Wednesday, December 10, 2008

Tiny Budget Toons

We've got the mega-budget, gigantor-grossing animated features like Wall-E, Madagascar, Kung Fu Panda, and then we've got the wannabe features big-footed cartoons further down the budgetary ladder where they squeeze every nickel:

"("Igor" Director Anthony Leondis) wanted to have lots of costume changes for one character," says [executive producer Max] Howard, and that would have involved lots of extra animation the budget could ill afford, so a compromise was struck. The character's clothes do change a lot, "but it's just changing the textures on the same shapes. It's a clever way to get the costume changes and keep in the budget," Howard explains.

What's amazed me is the number of indie animated features now being done. There were thirty-five being peddled -- at thirty-five different price points -- in this year's American Film Market here in Los Angeles, and I'm thinking those numbers will be going up in future years.

I mean, how could they not? There's a worldwide thirst for these kinds of films, and though the standards keep rising, the talent and ingenuity at making them seem to rise along with the numbers of films being made ... if not the sizes of the budgets.

When one of the lower-cost indies breaks out, which will undoubtedly happen sooner or later, the creative universe will change in both good and bad ways.

In the meantime, Pixar, DreamWorks and Blue Sky Animation appear to have locks on high-line, higher grossing animated features.


Anonymous said...

Good for them! More players in the markets, big and small, makes for a much healthier business long term. Animation is maturing! And it keeps those who dominate with their monopolies on their toes with competition. We all know what happens when an industry is reduced to just 'The Big Three.'

Anonymous said...

there was a break out indie film a couple of years ago. Hoodwinked. done for about 15M and grossed over 50M domestic alone. Animation was terrible but the story was good and the characters funny so it was still a success.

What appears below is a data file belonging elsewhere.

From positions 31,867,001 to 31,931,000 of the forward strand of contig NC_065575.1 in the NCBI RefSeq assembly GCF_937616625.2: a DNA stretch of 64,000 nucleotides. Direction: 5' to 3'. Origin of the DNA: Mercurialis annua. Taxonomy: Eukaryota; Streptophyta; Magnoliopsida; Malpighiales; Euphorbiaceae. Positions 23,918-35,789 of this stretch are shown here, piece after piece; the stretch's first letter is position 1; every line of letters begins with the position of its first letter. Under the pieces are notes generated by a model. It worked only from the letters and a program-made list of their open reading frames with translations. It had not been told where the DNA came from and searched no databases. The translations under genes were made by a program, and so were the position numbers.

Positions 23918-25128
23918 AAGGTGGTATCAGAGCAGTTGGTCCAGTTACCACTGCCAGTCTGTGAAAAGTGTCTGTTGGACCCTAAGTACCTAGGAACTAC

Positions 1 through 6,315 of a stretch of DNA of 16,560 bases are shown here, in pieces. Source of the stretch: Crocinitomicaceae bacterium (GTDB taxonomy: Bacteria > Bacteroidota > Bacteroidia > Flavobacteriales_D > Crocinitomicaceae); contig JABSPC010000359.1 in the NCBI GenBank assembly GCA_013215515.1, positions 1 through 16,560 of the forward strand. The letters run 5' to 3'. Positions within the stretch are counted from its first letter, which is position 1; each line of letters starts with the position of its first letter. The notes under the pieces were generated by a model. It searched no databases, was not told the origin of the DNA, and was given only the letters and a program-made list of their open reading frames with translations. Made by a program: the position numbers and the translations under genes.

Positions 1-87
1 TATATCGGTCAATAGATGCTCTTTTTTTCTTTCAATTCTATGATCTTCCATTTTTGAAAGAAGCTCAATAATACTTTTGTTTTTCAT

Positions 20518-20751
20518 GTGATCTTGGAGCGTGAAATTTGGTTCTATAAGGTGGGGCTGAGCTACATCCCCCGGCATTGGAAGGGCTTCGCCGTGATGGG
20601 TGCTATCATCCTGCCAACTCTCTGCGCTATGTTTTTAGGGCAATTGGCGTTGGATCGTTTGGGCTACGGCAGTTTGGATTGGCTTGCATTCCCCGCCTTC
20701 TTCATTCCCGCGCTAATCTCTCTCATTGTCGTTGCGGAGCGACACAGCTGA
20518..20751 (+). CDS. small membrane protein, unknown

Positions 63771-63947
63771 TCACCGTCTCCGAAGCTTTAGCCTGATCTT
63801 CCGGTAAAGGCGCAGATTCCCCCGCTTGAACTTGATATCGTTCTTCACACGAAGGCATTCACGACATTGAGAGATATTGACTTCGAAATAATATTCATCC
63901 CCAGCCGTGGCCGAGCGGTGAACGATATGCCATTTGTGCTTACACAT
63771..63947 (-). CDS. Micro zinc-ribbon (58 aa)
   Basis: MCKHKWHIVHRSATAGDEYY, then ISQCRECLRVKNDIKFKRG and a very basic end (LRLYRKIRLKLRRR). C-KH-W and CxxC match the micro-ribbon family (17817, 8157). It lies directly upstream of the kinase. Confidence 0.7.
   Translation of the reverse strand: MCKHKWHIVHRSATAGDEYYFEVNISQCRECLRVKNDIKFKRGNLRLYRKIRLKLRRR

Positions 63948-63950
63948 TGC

Fred Seibert said...

Not for nothing Steve, but "wannabe features"? Not fair, I think. If the film is produced, there's nothing wannabe about it.

Steve Hulett said...

"Wannebe features"? Not fair, I think...

Point taken. How about "wannabe ginormous hit"?

Anonymous said...

How about "Who Cares?" Max Howard wouldn't know how to produce a good film if it bit him in the arse.

Anonymous said...

Wannabe is an appropriate word. There are many studios who are wannabes. They want-to-be like the big three.

The reality is that most wannabes will fail and in the end after the dust settles you will still end up with the usual suspects that exist now. This is not about keeping the leading studios on their toes with competition its about creating quality period.

This is a business its not about making art. This isn't art for art sake. The bottom line is the bottom line and thats what it should be. We live in a free market capital system creating quality goods and services to make money. You either suceeed or you fail. It doesn't matter whether its a big studio or a wannabe you need to create quality but maintain it as well. Of course you need to have the viewing public to not only view your project but embrace it. You have to have your pulse on society. You have to be a purveyor of taste and maintain it.

A studio is only as good as their last project it doesn't matter how many successes or awards it has achieved in the past, thats in the past. It doesn't matter about the legacy of a studio. What are you doing right now today. Its one thing to achieve success its another to maintain it.